Tony (Viggo Mortensen) is a bouncer at a nightclub in New York and is looking for a new job whilst the club is closed for renovations. He eventually is called up for an interview for a job where he’ll be required to be drive and bodyguard Don Shirley (Mahershala Ali), a popular African-American pianist for a two months’ tour in the Deep South region of the USA. Albeit an ungracious meet-up with Shirley, Tony is given the job at a good pay. The rest of the movie deals with their blossoming friendship and their reactions to the social differences in their country.
Positive Points: –
- The performances of Mortensen and Ali.
- The quirky humour meshed swimmingly with its serious undertones makes it less disturbing or disheartening as compared to most similar flicks.
- Despite its lighter tone Green Book is still strongly relevant in context with race issues in the USA for its serious sides are not watered down to support its otherwise humorous premise.
Negative Points: –
- We have seen movies like this and we’ll keep seeing them again and again. Nothing special to note about anything in it.
- Green Book is at best a one-time watch and its effect wears out pretty soon after it ends.
The General Aspects: –
To be very frank and honest, there’s nothing really novel about Green Book and again, to be honest, it doesn’t have to be. The film has its own charm and brilliance which doesn’t need a fresh cinematic outlook. It’s generally a smooth ride with some minor albeit essential bumps which of course revolve around the racist nature of the Americans, especially in the Deep South. Director Peter Farrelly keeps the movie simple in its heart and that works positively for it as neither is it too intense to be painful nor is it too silly to be ignored. Although most of the dialogues include situational humour, screenwriters Nick Vallelonga, Brian Hayes Currie and Farrelly have added enough insightful discussions between various characters to convey the film’s overall message in the most lucid yet effective manner. However, apart from its performances, I don’t see anything worth remembering about Green Book. It’s only worthy of a single time viewing and is largely forgettable probably because the story is more about the friendship of Tony and Don rather than a statement against racism (which is secondary here) and we have seen lot better stories about friendship (and even about racism) on the screen before. Nonetheless, it still has a universal appeal and that works wonders for it.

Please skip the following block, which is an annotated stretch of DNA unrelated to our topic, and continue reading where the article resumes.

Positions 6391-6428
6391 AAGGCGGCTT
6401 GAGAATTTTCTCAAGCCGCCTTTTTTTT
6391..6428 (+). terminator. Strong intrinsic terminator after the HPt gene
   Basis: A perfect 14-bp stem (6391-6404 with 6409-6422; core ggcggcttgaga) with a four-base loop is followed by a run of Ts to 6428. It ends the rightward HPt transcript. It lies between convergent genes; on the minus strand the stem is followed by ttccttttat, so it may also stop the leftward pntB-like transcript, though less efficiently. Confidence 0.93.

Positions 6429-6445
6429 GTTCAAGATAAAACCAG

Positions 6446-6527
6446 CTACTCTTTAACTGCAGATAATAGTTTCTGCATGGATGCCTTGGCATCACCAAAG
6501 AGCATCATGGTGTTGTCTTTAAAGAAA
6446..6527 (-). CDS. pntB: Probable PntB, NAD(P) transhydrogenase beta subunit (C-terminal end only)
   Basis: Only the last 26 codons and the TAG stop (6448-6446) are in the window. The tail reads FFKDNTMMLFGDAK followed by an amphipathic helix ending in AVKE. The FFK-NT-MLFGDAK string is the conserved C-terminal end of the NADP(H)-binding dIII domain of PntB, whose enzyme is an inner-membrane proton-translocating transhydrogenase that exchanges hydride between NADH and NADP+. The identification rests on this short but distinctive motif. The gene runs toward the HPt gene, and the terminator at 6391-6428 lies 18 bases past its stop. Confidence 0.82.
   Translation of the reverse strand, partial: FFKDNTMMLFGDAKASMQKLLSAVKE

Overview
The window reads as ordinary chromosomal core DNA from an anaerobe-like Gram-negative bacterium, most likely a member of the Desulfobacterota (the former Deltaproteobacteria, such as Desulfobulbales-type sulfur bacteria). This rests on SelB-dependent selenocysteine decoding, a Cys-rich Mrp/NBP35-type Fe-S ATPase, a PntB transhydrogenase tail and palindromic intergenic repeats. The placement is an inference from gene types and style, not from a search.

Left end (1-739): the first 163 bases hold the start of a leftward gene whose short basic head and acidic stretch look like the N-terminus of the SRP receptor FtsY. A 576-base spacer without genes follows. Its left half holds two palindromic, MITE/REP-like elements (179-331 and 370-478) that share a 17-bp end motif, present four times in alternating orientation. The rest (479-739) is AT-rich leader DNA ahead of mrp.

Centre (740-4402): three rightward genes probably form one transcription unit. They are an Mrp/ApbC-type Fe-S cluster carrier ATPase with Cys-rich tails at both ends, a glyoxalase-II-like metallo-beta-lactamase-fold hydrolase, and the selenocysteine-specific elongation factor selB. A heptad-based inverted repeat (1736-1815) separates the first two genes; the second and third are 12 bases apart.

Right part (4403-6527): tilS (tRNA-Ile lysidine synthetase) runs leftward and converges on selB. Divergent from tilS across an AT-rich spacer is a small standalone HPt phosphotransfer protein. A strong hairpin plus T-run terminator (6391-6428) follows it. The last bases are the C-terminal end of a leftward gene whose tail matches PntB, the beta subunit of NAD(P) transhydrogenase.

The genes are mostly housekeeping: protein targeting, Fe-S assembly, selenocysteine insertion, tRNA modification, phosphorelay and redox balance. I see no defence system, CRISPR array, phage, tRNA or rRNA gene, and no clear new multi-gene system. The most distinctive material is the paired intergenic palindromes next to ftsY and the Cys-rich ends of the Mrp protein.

The collective performances in Green Book particularly by its leads are its strongest virtue and probably the most memorable element as well. The best thing about Viggo Mortensen is his versatility. All of his career he has delivered performances with such radical range of personalities that anything normal from his side would be a disappointment. Playing a character like Tony isn’t a cakewalk for everyone because donning both the accent and the demeanour of an Italian-American isn’t as easy as Mortensen makes it seem. His comic sense is spot on and so is his chemistry with Ali. Mahershala Ali also gives a terrific performance despite his character being less expressive. For most of the sequences, he is easily overshadowed by his co-star but whenever the film turns towards emotions, he gets on par with the latter and sometimes even outperforms him.
Final Verdict: –
Green Book is a simple film which hardly takes any risks in terms of filmmaking yet, by all means, it’s a wonderful movie. The film balances so many things in the most appropriate manner which deems it likeable. Watch it out for its humour, comment on racism, two terrific performances and an endearing chemistry shared by those very two brilliant performers.